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Compania Administradora de Recuperacion de Activos Administradora de Fondos de Inversion Sociedad Anonima v. Titan International

July 10, 2008

COMPANIA ADMINISTRADORA DE RECUPERACION DE ACTIVOS ADMINISTRADORA DE FONDOS DE INVERSION SOCIEDAD ANONIMA, PLAINTIFF-APPELLEE,
v.
TITAN INTERNATIONAL, INCORPORATED, DEFENDANT-APPELLANT.



Appeal from the United States District Court for the Central District of Illinois. No. 05 C 3071-Jeanne E. Scott, Judge.

The opinion of the court was delivered by: Ripple, Circuit Judge

ARGUED JANUARY 17, 2008

Before RIPPLE, ROVNER and TINDER, Circuit Judges.

Compania Administradora de Recuperacion de Activos Administradora de Fondos de Inversion Sociedad Anonima ("Compania") sued Titan International, Inc. ("Titan") for breach of a guaranty contract. As an affirmative defense, Titan asserted that Compania had impaired the collateral that secured the guaranteed debt. After discovery, Compania moved for summary judgment. The district court granted summary judgment in favor of Compania; it concluded that Titan had failed to present any credible evidence of the value of the collateral.*fn1 Titan timely appealed. For the reasons set forth in this opinion, we affirm the judgment of the district court.

I. BACKGROUND

Titan is an international tire manufacturer based in Illinois. In June 1998, Titan purchased a controlling interest in Fabrica Uruguaya de Neumaticos S.A. ("FUNSA"), a tire manufacturer based in Uruguay. At that time, FUNSA had an existing line of credit in the amount of $5 million from Banco de la Republica Oriental del Uruguay ("the bank"). The line of credit was secured by FUNSA property and equipment.

In April 1999, Titan requested additional credit from the bank to fund FUNSA's operations. The bank agreed to increase FUNSA's line of credit by $1 million if Titan would guarantee the increase. On April 19, 1999, Titan executed a document entitled "Garantia Solidaria" ("the guaranty"). Titan agreed to serve as a surety for any debt owed to the bank by FUNSA, up to $1 million. The bank, accordingly, increased FUNSA's line of credit, and this new debt was secured by a pledge of FUNSA's plant and equipment ("the collateral"), as well as by Titan's guarantee.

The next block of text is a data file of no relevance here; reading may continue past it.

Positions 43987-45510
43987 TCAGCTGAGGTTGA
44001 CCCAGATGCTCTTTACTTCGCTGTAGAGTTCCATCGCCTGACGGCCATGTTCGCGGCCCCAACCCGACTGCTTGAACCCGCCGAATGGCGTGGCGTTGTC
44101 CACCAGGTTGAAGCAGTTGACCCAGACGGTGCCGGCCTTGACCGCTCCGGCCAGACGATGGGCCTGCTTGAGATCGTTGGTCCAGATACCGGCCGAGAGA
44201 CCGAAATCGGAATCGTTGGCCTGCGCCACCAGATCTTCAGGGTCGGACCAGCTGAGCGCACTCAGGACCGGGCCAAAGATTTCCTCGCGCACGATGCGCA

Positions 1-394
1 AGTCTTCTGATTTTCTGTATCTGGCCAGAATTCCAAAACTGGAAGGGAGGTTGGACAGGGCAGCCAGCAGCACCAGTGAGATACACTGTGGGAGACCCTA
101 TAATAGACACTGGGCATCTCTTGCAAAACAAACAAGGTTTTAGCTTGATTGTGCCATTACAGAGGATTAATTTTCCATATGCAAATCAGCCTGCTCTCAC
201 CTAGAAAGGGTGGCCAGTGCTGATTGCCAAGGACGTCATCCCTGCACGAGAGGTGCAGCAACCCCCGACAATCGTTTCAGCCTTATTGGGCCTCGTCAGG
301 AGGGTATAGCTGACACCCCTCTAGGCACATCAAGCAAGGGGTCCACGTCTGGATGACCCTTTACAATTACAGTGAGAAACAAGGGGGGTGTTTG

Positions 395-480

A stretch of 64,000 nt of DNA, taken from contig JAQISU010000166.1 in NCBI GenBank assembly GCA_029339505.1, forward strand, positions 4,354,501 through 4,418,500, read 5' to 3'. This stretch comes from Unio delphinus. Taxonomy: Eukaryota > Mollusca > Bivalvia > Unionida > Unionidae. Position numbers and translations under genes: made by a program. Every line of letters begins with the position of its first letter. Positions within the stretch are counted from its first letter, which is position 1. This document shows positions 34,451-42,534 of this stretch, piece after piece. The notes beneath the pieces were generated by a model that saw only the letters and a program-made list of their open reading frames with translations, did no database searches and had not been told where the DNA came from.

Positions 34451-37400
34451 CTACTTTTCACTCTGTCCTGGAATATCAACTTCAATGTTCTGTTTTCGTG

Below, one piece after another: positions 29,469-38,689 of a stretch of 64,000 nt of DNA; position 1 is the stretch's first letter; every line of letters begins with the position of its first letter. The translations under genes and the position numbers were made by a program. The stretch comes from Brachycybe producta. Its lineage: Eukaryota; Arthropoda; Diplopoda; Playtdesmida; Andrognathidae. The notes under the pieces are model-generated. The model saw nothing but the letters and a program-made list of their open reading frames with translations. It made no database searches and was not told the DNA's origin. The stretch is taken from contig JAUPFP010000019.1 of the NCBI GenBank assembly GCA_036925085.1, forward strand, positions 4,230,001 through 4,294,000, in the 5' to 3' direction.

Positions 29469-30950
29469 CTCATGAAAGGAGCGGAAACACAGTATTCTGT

On March 4, 2002, FUNSA declared bankruptcy under Uruguayan law. As of the date of the bankruptcy filing, FUNSA owed more than $4 million to the bank. On December 31, 2003, the bank transferred its FUNSA indebtedness, including all of its rights in the collateral and all of its rights against Titan under the guaranty, to Compania.*fn2

Buyers were sought for the collateral both before and after it was transferred from the bank to Compania, but an agreement was never reached on a sale. In March 2004, Compania obtained a third-party appraisal of the collateral. The appraiser valued the collateral at between $1.5 million and $2.3 million. On May 6, 2004, Compania sold its interests in the collateral, along with a number of other outstanding notes, to a third party for $2 million. Compania, however, failed to notify Titan in advance of the sale. The third party subsequently foreclosed on the collateral, which was sold at public auction pursuant to Uruguayan bankruptcy law for $1 million.

With approximately $2 million of FUNSA's debt left unpaid, Compania then pursued other avenues of collection. It demanded that Titan pay it $1 million, the amount of FUNSA's debt that Titan had guaranteed. Titan, however, refused to pay under the guaranty. It contended, among other things, that Compania's failure to provide notice prior to the sale had impaired Titan's rights in the collateral that secured the debt. Consequently, Compania initiated this action to enforce the guaranty agreement.

During discovery, the district court issued a scheduling order that required the parties to disclose all of their expert witnesses by February 3, 2006. Titan did not disclose any expert witnesses prior to that date.

On February 21, however, nearly three weeks after the expert witness disclosure deadline and days before fact discovery was set to conclude, Titan served Compania with two expert declarations. In one of these declarations, Ricardo Olivera offered an opinion on the interpretation of Uruguayan law. In the other declaration, Mark Haron offered an opinion on the value of the FUNSA collateral based on his experience buying and selling tires and equipment on the worldwide tire market. Titan did not disclose any other experts at this time.

Compania moved to strike both experts' declarations as being untimely disclosed. On April 21, 2006, the district court granted Compania's motion to strike Titan's proffered expert declarations on the ground that the delay in disclosure was neither justified nor harmless.

On June 2, 2006, Compania moved for summary judgment. It contended that Titan had presented no credible evidence that the value of the collateral was, in fact, greater than the price for which it had been sold; accordingly, urged Compania, Titan could ...


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